The UK’s faltering plans to establish a carbon capture and storage (CCS) industry by the 2020s got a renewed boost in December as the government pledged to back the Drax Group’s White Rose project proposal. The 426-MW coal-fired project, to be built on land adjacent to the existing Drax Power Station near Selby in North Yorkshire at a cost of£2 billion ($3.3 billion), is expected to be fully equipped with CCS technology from the outset to capture 90% of all the CO2 produced by the plant. The trapped greenhouse gas will then be transported by pipeline for permanent storage deep beneath the North Sea seabed.
The “multimillion pound” contract awarded by the UK government to Capture Power Ltd., a consortium of Alstom, Drax, and BOC (a unit of Linde AG) for a front end engineering and design (FEED) study, marks a major milestone in the UK CCS Commercialisation Programme. The UK introduced a similar $1 billion competition to help develop full-chain CCS projects in in 2007, but the $1 billion grant evaporated after the Department of Energy and Climate Change (DECC) failed to reach a financing deal with one remaining finalist—Longannet. The second $1 billion competition announced in April 2012 to support “practical experience in design, construction, and operation of commercial-scale CCS” was opened to both gas and coal-fired power plants. Later that year, the DECC issued a shortlist of four contenders: Teesside, White Rose, Peterhead, and Captain Clean Energy. Shell and SSE’s Peterhead project in Scotland and the White Rose project were named as the two preferred bidders in March 2013.
The White Rose FEED contract also includes the planned development of a CO2 transportation and storage solution—the Yorkshire Humber CCS Trunkline—to be undertaken by National Grid Carbon Ltd. Capture Power and National Grid Carbon will now work with the UK government to conclude a project contract for the construction and operation of the full-chain CCS project that will demonstrate oxyfuel combustion technology. Project co-developer Alstom will build, operate, and maintain the power plant, including its carbon capture facilities, while BOC will build, operate, and maintain the air separation unit that provides oxygen for the operation of the oxyfuel combustion capture plant. A final investment decision could come as early as 2015, which could mean construction will begin by 2016 and the plant will be operational by 2020.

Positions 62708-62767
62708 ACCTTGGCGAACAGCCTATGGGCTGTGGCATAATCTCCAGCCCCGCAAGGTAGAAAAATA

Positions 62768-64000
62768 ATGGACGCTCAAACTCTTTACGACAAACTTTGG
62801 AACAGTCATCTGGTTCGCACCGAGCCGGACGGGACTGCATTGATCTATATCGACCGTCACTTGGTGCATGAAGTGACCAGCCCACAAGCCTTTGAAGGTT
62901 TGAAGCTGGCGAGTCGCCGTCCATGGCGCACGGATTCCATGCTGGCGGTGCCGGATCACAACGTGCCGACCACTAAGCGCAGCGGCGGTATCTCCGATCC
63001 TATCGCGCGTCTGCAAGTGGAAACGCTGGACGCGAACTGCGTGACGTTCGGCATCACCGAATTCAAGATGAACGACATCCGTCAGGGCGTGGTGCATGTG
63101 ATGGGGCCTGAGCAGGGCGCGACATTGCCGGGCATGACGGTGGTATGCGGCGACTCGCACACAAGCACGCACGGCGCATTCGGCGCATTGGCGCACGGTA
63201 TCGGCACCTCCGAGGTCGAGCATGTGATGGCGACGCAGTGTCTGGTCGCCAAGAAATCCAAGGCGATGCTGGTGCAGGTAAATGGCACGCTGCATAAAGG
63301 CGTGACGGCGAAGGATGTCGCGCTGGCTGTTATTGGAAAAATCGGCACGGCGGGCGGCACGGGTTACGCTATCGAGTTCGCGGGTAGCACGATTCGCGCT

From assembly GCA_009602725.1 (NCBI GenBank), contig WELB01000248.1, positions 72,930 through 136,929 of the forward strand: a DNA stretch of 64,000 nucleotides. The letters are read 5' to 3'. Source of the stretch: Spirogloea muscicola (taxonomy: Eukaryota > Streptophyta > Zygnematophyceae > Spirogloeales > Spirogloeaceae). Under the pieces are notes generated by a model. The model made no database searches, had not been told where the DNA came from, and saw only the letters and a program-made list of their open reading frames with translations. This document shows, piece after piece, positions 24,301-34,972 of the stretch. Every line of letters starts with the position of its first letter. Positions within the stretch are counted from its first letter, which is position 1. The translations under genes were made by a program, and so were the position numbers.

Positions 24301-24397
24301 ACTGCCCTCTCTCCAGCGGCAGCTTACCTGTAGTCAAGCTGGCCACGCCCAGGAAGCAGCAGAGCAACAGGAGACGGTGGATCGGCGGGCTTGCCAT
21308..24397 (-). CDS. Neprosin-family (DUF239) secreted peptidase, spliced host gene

According to the Global CCS Institute, nearly $22 billion was committed by an assortment of governments in direct funding for large-scale CCS demonstration projects between 2008 and 2012, but some funding mechanisms were canceled before they were legislated due to the global financial crisis or changing government priorities. As of October 2013, for example, the institute estimated the highest amount of funding any single CCS project could receive from the European Union’s NER300 program is €290 million. Given the program’s rules, the international CCS watchdog group says, two CCS demonstration projects at most are likely to be funded in the second round—which represents less than 10% of the €6 billion to €9 billion proposed by the European Commission when the program was initially designed. “The fall in funding value is largely due to the decreased carbon price in Europe; the NER300 program is funded by the forward sale of carbon allowances.” Notably, the White Rose CCS project is the only applicant the UK government has put forward to the European Investment Bank for NER300 funding.
CCS has been the cornerstone of the UK’s plans to bolster its energy security and mitigate climate change, and the DECC has pushed for a reform of the UK electricity market so CCS will be able to compete with other low-carbon sources. The UK’s FEED award to White Rose in December was announced at the opening of the Drax coal-to-biomass conversion unit (Figure 2). Drax, which is looking to transform itself into a predominantly wood pellet–fueled generator, recently converted one of its six generating units at the 4-GW Drax station to biomass and intends to convert a further two units by 2016 at a cost of£700 million.
—Sonal Patel, associate editor (@POWERmagazine, @sonalcpatel)